"How limpid you walk!"
said a voice behind us, as we
were making a hundred and fifty
horse-power effort to reach a
table whereon reposed a volume
of Bacon. "What is the cause
of your lameness?" It was
Mrs. Partington's voice that spoke,
and Mrs. Partington's eyes that
met the glance we returned over
our left shoulder. "Gout,"
said we, briefly, almost surlily.
"Dear me," said she;
"you are highly flavored!
It was only rich people and epicacs
in living that had the gout in
olden times." "Ah!"
we growled, partly in response,
and partly with an infernal twinge,
"Poor soul!" she continued,
with commiseration, like an anodyne,
in the tones of her voice; "the
best remedy I know for it is an
embarkation of Roman wormwood
and lobelia for the part infected,
though some say a cranberry poultice
is best; but I believe the cranberries
is for erisipilis, and whether
either of 'em is a rostrum for
the gout or not, I really don't
If it was a fraction of the arm,
I could jest know what to subscribe."
We looked into her eye with a
determination to say something
severely bitter, because we felt
allopathic just then; but the
kind and sympathizing look that
met our own disarmed severity,
and sinking into a seat with our
coveted Bacon, we thanked her.
It was very evident, all the while,
that she, or they, stayed, that
Ike was seeing how near he could
come to our lame member, and not
touch it. He did touch it sometimes,
but those didn't count.
"I've always noticed,"
said Mrs. Partington on New Year's
Day, dropping her voice to the
key that people adopt when they
are disposed to be philosophical
or moral; "I've always noticed
that every year added to a man's
life is apt to make him older,
just as a man who goes a journey
finds, as he jogs on, that every
mile he goes brings him nearer
where he is going, and farther
from where he started. I am not
so young as I was once, and I
don't believe I shall ever be,
if I live to the age of Samson,
which, Heaven knows as well as
I do, I don't want to, for I wouldn't
be a centurion or an octagon,
and survive my factories, and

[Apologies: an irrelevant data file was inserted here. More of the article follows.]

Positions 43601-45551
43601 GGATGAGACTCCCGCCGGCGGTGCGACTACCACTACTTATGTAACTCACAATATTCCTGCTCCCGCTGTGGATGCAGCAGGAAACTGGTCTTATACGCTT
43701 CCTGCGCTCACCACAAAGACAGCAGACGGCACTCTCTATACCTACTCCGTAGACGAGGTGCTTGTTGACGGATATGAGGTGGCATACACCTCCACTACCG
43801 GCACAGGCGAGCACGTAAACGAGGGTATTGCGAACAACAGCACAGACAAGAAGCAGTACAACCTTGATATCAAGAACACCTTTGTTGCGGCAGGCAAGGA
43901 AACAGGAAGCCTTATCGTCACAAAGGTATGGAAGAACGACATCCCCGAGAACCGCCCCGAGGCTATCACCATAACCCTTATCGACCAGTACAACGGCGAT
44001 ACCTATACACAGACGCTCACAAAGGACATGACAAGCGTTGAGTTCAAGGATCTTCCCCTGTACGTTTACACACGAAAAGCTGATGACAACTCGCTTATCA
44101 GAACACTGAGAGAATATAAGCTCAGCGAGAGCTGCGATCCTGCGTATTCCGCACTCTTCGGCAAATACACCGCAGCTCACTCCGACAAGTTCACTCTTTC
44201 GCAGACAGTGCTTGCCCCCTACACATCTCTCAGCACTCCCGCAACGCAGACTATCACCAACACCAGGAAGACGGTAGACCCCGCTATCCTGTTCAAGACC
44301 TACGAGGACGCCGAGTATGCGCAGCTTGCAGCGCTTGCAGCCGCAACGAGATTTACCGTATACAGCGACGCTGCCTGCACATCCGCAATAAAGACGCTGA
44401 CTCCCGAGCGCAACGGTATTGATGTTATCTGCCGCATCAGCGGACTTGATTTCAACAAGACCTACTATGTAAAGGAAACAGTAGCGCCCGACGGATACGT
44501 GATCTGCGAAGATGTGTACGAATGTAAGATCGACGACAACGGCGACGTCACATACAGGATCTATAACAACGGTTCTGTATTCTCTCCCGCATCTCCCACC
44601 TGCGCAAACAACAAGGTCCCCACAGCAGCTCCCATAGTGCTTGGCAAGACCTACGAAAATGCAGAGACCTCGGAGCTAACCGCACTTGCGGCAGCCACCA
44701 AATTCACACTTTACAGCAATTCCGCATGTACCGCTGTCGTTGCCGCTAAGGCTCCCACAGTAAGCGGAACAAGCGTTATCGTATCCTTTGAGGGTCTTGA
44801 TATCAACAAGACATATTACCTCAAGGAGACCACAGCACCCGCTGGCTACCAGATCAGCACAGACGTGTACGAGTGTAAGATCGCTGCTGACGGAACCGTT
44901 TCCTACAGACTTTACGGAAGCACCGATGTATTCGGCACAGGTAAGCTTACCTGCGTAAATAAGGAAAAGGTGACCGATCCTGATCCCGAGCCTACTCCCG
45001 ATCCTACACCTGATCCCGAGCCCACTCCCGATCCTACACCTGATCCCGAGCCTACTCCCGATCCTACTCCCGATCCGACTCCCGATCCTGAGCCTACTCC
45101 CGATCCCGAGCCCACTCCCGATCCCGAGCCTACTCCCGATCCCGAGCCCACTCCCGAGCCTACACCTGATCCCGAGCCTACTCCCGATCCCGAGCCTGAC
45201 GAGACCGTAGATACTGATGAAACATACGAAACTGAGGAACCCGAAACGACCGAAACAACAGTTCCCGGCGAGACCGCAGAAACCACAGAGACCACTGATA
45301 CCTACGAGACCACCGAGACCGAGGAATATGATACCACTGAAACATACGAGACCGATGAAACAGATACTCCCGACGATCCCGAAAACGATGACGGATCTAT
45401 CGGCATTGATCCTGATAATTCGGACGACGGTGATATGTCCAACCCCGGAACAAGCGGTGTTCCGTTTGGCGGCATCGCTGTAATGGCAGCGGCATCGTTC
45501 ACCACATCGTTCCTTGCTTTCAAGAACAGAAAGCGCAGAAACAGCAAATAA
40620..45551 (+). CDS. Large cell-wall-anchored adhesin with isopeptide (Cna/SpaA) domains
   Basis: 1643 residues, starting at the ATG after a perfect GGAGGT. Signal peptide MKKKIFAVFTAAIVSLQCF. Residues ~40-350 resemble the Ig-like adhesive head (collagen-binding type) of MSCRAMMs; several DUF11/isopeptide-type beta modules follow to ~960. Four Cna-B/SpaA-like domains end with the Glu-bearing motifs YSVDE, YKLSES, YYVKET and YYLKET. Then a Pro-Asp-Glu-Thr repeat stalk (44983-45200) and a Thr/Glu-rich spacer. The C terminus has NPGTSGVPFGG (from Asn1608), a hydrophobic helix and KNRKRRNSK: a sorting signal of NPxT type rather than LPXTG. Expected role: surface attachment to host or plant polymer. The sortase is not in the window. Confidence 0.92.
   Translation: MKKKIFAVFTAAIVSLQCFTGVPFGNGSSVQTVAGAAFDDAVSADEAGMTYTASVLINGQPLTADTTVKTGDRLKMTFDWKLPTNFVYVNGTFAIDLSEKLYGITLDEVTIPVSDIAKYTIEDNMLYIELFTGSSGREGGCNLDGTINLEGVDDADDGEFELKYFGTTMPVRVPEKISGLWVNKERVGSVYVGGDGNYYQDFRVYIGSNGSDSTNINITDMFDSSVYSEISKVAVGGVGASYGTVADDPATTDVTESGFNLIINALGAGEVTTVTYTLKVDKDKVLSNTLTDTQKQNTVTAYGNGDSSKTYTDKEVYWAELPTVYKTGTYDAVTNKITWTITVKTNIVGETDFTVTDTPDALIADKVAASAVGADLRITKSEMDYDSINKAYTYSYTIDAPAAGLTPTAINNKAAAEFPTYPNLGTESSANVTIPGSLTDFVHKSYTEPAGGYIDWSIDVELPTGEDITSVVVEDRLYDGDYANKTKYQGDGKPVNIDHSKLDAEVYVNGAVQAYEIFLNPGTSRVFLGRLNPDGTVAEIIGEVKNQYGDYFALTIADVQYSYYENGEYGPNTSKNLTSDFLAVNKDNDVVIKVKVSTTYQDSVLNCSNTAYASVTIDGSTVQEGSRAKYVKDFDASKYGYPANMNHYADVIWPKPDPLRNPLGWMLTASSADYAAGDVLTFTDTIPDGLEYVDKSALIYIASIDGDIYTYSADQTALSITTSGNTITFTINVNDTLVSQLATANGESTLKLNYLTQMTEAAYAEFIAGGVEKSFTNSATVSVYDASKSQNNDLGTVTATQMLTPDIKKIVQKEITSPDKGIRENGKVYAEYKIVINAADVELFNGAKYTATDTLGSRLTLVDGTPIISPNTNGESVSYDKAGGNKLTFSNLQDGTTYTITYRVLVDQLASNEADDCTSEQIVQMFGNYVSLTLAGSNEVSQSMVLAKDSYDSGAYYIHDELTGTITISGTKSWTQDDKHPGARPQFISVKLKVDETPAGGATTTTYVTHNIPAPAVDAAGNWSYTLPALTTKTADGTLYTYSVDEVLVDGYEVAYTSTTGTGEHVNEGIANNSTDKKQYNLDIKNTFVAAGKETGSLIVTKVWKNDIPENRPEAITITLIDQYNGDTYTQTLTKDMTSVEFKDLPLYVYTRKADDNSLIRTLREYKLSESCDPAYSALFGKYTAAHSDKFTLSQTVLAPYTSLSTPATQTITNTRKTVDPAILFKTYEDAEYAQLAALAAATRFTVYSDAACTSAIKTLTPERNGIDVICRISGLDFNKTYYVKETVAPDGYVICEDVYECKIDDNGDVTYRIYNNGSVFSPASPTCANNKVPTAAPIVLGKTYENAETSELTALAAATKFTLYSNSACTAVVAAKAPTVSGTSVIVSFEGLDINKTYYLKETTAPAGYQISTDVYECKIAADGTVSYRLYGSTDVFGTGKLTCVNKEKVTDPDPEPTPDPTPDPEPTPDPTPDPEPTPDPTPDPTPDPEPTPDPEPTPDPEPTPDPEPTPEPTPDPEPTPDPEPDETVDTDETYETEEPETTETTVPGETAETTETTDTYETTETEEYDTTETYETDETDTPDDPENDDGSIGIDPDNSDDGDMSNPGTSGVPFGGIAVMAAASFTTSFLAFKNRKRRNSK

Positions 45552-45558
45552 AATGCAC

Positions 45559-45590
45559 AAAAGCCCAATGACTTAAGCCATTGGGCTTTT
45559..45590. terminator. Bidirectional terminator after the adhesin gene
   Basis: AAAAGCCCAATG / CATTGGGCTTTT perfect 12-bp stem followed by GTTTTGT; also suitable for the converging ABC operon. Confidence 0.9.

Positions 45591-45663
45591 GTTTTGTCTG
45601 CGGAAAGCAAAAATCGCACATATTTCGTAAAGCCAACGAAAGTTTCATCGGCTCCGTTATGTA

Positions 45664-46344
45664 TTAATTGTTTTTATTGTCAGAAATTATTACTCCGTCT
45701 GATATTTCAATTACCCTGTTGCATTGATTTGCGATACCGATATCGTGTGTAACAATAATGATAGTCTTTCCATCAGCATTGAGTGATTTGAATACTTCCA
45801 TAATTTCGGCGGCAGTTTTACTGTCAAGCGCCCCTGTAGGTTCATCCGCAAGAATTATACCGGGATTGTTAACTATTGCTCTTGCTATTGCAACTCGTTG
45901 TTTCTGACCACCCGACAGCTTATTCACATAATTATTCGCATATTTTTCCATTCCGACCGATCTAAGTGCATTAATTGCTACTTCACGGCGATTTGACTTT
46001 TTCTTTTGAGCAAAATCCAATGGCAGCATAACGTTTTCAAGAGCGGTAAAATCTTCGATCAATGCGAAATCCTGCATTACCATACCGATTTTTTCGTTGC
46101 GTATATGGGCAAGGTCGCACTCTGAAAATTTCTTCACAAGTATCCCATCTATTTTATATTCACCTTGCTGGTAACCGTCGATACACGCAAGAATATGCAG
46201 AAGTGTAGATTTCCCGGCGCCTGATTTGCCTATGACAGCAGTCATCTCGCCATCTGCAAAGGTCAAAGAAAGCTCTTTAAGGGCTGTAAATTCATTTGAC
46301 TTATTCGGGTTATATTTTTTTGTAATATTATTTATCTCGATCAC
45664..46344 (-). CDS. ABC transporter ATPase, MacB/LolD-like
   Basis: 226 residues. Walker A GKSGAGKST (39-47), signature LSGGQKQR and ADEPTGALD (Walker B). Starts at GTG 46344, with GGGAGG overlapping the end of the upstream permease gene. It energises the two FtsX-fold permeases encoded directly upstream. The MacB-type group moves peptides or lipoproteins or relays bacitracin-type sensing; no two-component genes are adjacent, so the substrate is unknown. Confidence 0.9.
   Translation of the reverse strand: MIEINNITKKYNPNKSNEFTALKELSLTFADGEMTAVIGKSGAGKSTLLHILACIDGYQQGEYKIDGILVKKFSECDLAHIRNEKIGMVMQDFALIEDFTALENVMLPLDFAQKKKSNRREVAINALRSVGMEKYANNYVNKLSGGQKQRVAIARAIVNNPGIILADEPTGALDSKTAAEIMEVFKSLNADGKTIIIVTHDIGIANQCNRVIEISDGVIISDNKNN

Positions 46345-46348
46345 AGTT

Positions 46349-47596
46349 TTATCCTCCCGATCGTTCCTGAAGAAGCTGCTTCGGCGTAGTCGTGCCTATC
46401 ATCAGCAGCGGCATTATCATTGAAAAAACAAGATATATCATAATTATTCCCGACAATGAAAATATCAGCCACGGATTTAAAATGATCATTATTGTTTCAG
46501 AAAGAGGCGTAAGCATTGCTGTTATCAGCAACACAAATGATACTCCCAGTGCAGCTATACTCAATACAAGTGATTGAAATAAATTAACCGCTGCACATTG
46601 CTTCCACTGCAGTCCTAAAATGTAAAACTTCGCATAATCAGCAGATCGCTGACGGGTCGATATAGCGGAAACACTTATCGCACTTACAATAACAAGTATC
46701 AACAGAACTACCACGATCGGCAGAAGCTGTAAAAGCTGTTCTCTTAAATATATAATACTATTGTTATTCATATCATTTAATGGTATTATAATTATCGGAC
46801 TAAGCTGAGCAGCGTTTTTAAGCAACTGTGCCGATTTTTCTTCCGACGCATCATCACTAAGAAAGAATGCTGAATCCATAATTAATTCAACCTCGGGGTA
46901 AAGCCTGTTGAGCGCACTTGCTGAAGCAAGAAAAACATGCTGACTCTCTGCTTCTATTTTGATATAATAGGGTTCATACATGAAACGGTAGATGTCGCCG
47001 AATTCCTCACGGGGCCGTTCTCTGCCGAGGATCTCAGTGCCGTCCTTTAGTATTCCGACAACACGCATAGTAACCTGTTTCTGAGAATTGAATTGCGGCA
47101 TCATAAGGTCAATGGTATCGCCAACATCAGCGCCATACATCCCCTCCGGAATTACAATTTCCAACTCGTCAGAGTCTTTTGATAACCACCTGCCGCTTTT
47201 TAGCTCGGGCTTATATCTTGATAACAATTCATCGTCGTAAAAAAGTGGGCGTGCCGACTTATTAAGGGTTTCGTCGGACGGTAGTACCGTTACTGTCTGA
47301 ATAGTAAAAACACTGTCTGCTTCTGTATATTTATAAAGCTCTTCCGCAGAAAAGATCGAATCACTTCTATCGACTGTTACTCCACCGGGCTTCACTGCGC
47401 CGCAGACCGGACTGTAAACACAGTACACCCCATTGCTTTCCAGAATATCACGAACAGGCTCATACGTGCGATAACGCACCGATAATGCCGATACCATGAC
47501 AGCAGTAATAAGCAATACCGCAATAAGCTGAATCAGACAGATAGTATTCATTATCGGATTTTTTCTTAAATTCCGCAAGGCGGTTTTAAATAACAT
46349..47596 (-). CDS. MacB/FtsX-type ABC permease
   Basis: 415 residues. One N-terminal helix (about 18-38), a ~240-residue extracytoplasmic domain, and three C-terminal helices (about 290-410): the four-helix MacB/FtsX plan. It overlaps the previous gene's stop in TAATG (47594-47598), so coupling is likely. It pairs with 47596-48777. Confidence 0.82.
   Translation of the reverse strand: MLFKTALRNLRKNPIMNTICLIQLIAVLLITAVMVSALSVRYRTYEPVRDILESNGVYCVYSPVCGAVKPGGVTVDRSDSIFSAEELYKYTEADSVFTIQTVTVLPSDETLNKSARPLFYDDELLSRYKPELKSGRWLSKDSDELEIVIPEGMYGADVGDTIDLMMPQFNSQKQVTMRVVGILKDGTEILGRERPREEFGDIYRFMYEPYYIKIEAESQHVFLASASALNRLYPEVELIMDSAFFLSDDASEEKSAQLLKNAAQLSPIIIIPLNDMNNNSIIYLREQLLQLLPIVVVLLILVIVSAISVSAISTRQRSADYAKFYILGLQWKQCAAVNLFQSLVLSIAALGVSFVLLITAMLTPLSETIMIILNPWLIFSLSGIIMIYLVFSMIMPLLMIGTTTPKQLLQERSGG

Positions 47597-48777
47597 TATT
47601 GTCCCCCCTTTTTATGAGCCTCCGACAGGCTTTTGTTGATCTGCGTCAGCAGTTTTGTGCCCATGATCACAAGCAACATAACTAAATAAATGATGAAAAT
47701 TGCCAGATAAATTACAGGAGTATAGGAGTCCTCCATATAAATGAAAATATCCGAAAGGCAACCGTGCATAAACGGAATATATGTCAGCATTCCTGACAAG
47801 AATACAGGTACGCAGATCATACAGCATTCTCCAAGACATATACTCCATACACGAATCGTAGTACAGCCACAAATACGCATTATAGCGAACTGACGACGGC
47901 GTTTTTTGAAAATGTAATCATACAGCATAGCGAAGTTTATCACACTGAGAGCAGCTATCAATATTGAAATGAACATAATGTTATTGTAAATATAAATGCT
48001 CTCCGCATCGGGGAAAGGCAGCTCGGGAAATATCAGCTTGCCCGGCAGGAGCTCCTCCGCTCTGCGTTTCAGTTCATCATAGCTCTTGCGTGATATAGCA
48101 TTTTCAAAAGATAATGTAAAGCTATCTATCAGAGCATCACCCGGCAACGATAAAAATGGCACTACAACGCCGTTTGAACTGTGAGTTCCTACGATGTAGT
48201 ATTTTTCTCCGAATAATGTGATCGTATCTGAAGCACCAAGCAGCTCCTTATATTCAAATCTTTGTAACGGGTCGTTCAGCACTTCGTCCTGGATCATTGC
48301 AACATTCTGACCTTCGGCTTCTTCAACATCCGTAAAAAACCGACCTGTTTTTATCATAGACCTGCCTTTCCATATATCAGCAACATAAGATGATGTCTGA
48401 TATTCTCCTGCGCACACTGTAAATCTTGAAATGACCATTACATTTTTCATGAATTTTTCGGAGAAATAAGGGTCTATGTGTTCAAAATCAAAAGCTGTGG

become idiomatic, by any means.
But then there is no knowing how
a thing will turn out till it
takes place; and we shall come
to an end some day, though we
may never live to see it."
There was a smart tap on the
looking-glass that hung upon the
wall, followed instantly by another.
"Gracious!" said she;
"what's that? I hope the
glass isn't fractioned, for it
is a sure sign of calamity, and
mercy knows they come along full
fast enough without helping 'em
by breaking looking-glasses."
There was another tap, and she
caught sight of a white bean that
fell on the floor; and there,
reflected in the glass, was the
face of Ike, who was blowing beans
at the mirror through a crack
in the door.
"As for the Chinese question,"
said Mrs. Partington, reflectively,
holding her spoon at "present,"
while the vapor of her cup of
tea curled about her face, which
shone through it like the moon
through a mist, "it is a
great pity that somebody don't
answer it, though who under the
canister of heaven can do it,
with sich letters as they have
on their tea-chists, is more than
I can tell. It is really too bad,
though, that some lingister doesn't
try it, and not have this provoking
question asked all the time, as
if we were ignoramuses, and did
not know Toolong from No Strong,
and there never was sich a thing
as the seventh commandment, which,
Heaven knows, suits this case
to a T, and I hope the breakers
of it may escape, but I don't
see how they can. The question
must be answered, unless it is
like a cannondrum, to be given
up, which nobody of any spirit
She brought the spoon down into
the cup, and looked out through
the windows of her soul into celestial
fields, peopled with pig-tails,
that were all in her eye, while
Ike took a double charge of sugar
for his tea, and gave an extra
allowance of milk to the kitten.